Origin of slim

1650–60; < Dutch slim sly, (earlier) crooked (cognate with German schlimm bad, (earlier) crooked)
Related formsslim·ly, adverbslim·ness, nounun·slim, adjectiveun·slim·ly, adverbun·slim·ness, nounun·slimmed, adjective

Synonyms for slim

1. thin. See slender. 3. insignificant, trifling, trivial, paltry.

Antonyms for slim

Dictionary.com Unabridged Based on the Random House Unabridged Dictionary, © Random House, Inc. 2019

Related Words for slim down

slim, reduce, fast, starve

British Dictionary definitions for slim down

slim down

verb (adverb)

to make or become slim, esp intentionally
to make (an organization) more efficient or (of an organization) to become more efficient, esp by cutting staff

noun slimdown

an instance of an organization slimming down

slim

adjective slimmer or slimmest

small in width relative to height or length
small in amount or qualityslim chances of success

verb slims, slimming or slimmed

to make or become slim, esp by diets and exercise
to reduce or decrease or cause to be reduced or decreased
See also slim down
Derived Formsslimly, adverbslimmer, nounslimness, noun

Word Origin for slim

C17: from Dutch: crafty, from Middle Dutch slimp slanting; compare Old High German slimbi obliquity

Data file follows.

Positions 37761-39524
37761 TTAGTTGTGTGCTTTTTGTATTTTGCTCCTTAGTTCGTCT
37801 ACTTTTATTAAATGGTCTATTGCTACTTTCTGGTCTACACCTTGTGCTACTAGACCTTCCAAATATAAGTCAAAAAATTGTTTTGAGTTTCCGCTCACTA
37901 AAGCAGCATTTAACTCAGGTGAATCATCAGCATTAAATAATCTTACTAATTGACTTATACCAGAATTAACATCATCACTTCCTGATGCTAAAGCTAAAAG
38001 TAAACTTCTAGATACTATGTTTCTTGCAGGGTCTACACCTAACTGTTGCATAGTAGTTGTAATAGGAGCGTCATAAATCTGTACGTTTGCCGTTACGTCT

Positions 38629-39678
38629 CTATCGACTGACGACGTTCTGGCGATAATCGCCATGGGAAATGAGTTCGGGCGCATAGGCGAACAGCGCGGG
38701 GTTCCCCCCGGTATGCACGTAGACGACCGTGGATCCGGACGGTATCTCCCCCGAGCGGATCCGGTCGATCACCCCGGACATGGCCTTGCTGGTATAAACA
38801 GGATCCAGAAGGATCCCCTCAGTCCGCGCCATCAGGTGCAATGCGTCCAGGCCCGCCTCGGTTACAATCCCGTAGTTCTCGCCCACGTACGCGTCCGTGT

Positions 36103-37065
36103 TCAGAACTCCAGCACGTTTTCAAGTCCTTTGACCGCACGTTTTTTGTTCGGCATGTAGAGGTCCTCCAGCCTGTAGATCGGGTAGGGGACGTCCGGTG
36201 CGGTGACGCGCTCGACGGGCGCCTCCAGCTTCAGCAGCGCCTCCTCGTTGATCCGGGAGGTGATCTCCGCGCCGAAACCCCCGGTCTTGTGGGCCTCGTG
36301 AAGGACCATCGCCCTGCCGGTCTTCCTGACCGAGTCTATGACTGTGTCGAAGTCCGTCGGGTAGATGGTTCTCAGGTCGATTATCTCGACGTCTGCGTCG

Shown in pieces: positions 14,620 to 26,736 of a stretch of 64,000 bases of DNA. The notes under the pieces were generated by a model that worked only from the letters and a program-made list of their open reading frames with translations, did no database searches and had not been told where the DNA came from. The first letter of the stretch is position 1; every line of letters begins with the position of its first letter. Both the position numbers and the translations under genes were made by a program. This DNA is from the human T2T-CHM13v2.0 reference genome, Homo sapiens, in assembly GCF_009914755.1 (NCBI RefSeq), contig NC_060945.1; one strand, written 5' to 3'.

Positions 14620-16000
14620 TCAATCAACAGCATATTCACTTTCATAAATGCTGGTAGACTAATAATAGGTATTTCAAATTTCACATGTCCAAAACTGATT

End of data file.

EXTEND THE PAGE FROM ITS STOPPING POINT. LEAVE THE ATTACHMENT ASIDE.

Slim

1

noun

the E African name for AIDS

Word Origin for Slim

from its wasting effects

Slim

2

noun

William Joseph, 1st Viscount. 1891–1970, British field marshal, who commanded (1943–45) the 14th Army in the reconquest of Burma (now called Myanmar) from the Japanese; governor general of Australia (1953–60)
Collins English Dictionary - Complete & Unabridged 2012 Digital Edition © William Collins Sons & Co. Ltd. 1979, 1986 © HarperCollins Publishers 1998, 2000, 2003, 2005, 2006, 2007, 2009, 2012

Word Origin and History for slim down

slim

adj.

1650s, "thin, slight, slender," from Dutch slim "bad, sly, clever," from Middle Dutch slim "bad, crooked," from Proto-Germanic *slembaz "oblique, crooked" (cf. Middle High German slimp "slanting, awry," German schlimm "bad, cunning, unwell"). In English 17c. also sometimes with a sense "sly, cunning, crafty." Related: Slimly; slimness. With obsolete extended adjectival forms Slimsy "flimsy, unsubstantial" (1845); slimikin "small and slender" (1745). Slim Jim attested from 1887 in sense of "very thin person;" from 1902 as a type of slender cigar; from 1975 as a brand of meat snack.

slim

v.

1808, "to scamp one's work, do carelessly or superficially," from slim (adj.). Meaning "to make slim" (a garment, etc.) is from 1862; meaning "reduce (one's) weight" is from 1930. Related: Slimmed; slimming.

Online Etymology Dictionary, © 2010 Douglas Harper